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Moles

Content objective:

What are we learning and why are we learning this? Content, procedures, or skills.

Vocabulary objective

Tier II: High frequency words used across content areas. Key to understanding directions & relationships, and for making inferences.

Tier III: Low frequency, domain specific terms.

Building on what we already know

Make connections to prior knowledge. 

What is a “mole?”

It’s just a way of counting that makes it easier to solve practical chemistry problems.

We use moles to talk about extremely large numbers of very tiny objects (e.g. molecules, atoms or electrons.)

You already know that we use words to describe units, like

dozen = 12 of something

gross = 144 of something

ream = 500 sheets of paper

kilo = 1,000 of something

So moles are kind of the same thing – just larger, and with a number that, at first, seems odd:

mole = 602,200,000,000,000,000,000,000 of something

or

mole = 6.02 x 10 23

(Well, not exactly. It is really 602,214,179,300,000,000,000,000,
but we’ll round off.)

What does a mole of atoms look like? Here you can see a mole of aluminum atoms, copper atoms, and of carbon atoms.

Wow, even though there are billions of billions of billions of atoms, they still add up to small volumes. So each atom must be pretty small!

One Mole metal cubes

Image from acschemmatters-digital.org

Ok, I get that we might need a big number.

But instead of 6.02 x 10 23 why not make it simple,
like 10.0 x 10 23 ?

So how did the concept of the mole develop? Why is it defined the way that it is?

Visualizing large numbers, and how the mole idea developed

 

Mole was defined for practical purposes

Why are moles designed to be this number specifically? Jeremie Wainstain teaches us:

The definition of a mole comes from a practical need: how can I easily count atoms? This is a real need in Physics or Chemistry because at a molecular level, you really have, for instance, 1 molecule that interacts with 1 or 2 others, so you really need to “count” things, even if there are a lot.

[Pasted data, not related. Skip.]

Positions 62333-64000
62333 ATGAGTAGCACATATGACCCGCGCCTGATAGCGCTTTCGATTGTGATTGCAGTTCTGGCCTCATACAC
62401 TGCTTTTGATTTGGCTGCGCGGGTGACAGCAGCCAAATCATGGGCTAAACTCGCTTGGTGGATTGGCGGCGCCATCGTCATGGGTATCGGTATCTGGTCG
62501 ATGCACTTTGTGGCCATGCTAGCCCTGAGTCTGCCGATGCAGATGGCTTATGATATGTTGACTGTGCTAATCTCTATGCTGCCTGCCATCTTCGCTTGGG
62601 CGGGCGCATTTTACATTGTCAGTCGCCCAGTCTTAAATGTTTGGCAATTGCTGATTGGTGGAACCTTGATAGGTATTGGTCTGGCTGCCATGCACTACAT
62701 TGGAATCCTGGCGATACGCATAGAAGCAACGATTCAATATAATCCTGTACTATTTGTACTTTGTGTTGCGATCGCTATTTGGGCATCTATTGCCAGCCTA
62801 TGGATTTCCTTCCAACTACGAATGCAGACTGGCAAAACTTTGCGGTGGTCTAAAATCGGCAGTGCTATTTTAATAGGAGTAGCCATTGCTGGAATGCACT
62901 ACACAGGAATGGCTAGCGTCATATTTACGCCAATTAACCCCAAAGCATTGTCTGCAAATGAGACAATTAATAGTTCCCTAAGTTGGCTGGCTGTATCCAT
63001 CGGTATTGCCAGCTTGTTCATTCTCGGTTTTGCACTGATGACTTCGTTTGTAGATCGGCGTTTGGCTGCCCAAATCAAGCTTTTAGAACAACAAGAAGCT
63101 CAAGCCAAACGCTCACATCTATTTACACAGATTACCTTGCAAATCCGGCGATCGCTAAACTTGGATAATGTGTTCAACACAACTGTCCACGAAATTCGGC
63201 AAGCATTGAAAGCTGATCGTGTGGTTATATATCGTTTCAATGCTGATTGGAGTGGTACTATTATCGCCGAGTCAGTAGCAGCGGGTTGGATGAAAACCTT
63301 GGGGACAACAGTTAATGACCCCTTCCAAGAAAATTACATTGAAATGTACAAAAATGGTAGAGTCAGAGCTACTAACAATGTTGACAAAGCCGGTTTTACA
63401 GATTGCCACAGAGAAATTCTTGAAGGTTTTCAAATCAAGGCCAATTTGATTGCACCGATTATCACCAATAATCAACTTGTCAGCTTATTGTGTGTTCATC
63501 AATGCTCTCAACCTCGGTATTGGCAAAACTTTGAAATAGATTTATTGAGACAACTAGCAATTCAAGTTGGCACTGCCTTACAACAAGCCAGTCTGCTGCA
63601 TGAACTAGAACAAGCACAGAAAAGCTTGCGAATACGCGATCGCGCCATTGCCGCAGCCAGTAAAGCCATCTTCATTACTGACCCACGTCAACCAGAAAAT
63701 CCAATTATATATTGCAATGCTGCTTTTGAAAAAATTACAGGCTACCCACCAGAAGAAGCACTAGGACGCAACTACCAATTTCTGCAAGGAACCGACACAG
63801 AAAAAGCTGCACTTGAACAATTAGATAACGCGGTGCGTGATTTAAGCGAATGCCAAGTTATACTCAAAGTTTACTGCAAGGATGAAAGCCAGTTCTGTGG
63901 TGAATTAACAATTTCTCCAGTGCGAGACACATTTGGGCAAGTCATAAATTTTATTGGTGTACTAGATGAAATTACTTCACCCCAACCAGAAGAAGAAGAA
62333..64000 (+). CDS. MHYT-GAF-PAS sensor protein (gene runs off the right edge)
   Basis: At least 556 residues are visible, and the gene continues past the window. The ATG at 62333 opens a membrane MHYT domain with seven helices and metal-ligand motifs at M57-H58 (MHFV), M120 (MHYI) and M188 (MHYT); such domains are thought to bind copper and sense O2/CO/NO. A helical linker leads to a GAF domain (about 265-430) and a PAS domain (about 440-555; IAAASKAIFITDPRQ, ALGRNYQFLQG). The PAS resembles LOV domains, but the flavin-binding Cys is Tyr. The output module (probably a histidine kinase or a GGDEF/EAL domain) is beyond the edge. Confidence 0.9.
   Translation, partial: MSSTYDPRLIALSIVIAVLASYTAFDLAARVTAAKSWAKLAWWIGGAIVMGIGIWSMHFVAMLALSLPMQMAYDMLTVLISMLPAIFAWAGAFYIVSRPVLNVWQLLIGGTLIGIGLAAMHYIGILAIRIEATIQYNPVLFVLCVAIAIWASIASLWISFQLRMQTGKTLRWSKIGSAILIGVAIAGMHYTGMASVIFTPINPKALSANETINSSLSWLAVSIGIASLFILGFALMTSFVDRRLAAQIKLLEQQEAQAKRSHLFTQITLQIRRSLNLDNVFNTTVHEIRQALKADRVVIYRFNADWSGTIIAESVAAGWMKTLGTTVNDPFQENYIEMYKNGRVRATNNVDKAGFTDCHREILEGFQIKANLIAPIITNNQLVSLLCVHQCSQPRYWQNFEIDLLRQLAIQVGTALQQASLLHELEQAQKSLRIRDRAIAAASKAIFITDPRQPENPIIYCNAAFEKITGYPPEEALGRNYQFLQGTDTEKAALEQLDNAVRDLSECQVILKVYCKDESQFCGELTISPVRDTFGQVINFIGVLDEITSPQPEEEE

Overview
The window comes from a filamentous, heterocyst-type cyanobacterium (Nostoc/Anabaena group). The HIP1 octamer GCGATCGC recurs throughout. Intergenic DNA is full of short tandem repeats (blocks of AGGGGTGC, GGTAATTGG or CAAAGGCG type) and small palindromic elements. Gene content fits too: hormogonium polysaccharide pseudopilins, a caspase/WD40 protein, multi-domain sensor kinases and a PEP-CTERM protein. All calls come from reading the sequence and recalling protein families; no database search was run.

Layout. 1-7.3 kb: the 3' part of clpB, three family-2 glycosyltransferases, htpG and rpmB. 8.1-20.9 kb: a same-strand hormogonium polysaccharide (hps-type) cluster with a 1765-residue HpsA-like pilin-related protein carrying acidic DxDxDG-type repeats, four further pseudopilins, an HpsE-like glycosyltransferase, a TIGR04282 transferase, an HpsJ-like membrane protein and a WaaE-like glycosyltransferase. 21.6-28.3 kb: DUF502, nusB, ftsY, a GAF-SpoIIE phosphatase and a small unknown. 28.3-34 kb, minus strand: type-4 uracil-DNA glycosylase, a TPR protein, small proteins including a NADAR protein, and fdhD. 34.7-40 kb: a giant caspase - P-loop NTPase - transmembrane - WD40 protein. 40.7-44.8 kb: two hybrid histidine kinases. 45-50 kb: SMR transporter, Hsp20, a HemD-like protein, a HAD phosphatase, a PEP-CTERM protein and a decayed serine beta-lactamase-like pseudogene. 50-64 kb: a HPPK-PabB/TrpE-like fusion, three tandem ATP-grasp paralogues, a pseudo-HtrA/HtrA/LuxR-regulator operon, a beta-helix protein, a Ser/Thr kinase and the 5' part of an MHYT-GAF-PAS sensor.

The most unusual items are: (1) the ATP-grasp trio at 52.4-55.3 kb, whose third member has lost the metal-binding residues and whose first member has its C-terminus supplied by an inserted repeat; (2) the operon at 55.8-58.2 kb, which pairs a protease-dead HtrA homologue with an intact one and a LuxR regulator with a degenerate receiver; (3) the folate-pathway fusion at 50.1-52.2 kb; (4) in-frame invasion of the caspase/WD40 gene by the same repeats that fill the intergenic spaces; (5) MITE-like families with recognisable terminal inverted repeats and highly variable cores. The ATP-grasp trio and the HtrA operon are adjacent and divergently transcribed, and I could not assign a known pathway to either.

So the brilliant idea of the concept of “mole” is to say that 1 mole of atoms = the atomic mass of the atom, but in grams.

Therefore

1 mole of carbon = 12 g of carbon

1 Mole of Oxygen = 16g

1 mole of Hydrogen = 1g

That’s brilliant because the atomic mass is easily accessible in the periodic table, so you can get it easily to make experiments.

And if you think about the concept of atomic mass, you will see that this definition correspond in fact to the same quantity of matter, the same number of atoms.

Same works with molecules :

A Mole of water = 1 Mole of Oxygen + 2 moles of Hydrogen = 18g of water

And this is again the same number of molecules.

It even gets easier: You usually don’t even need to know how many elements you have in a mole of elements to work with it.

It is approximately 6.10^23, but most of the time we don’t need to solve problems like that.

How do to molar math problems

Chemistry problems using moles isn’t as hard as one may think. It’s all about dimensional analysis, setting up fractions so thatunits cancel out.

Molar math

External references

The mole (lesson,) Fordham Prep

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